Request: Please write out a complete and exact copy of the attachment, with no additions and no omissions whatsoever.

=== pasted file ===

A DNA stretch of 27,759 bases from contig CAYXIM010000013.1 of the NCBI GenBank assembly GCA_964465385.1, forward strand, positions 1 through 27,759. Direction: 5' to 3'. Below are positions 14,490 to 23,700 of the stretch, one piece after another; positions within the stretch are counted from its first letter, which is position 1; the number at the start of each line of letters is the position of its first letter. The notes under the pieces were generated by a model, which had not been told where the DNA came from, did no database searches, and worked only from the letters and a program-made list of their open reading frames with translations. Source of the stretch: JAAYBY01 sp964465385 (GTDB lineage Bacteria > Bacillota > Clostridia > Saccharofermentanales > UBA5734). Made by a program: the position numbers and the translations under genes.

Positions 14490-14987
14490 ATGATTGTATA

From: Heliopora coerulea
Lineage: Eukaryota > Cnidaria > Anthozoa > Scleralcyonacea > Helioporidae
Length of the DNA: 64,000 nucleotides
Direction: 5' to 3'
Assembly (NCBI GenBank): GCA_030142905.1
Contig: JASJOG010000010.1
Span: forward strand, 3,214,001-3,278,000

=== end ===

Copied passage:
A DNA stretch of 27,759 bases from contig CAYXIM010000013.1 of the NCBI GenBank assembly GCA_964465385.1, forward strand, positions 1 through 27,759. Direction: 5' to 3'. Below are positions 14,490 to 23,700 of the stretch, one piece after another; positions within the stretch are counted from its first letter, which is position 1; the number at the start of each line of letters is the position of its first letter. The notes under the pieces were generated by a model, which had not been told where the DNA came from, did no database searches, and worked only from the letters and a program-made list of their open reading frames with translations. Source of the stretch: JAAYBY01 sp964465385 (GTDB lineage Bacteria > Bacillota > Clostridia > Saccharofermentanales > UBA5734). Made by a program: the position numbers and the translations under genes.

Positions 14490-14987
14490 ATGATTGTATA

From: Heliopora coerulea
Lineage: Eukaryota > Cnidaria > Anthozoa > Scleralcyonacea > Helioporidae
Length of the DNA: 64,000 nucleotides
Direction: 5' to 3'
Assembly (NCBI GenBank): GCA_030142905.1
Contig: JASJOG010000010.1
Span: forward strand, 3,214,001-3,278,000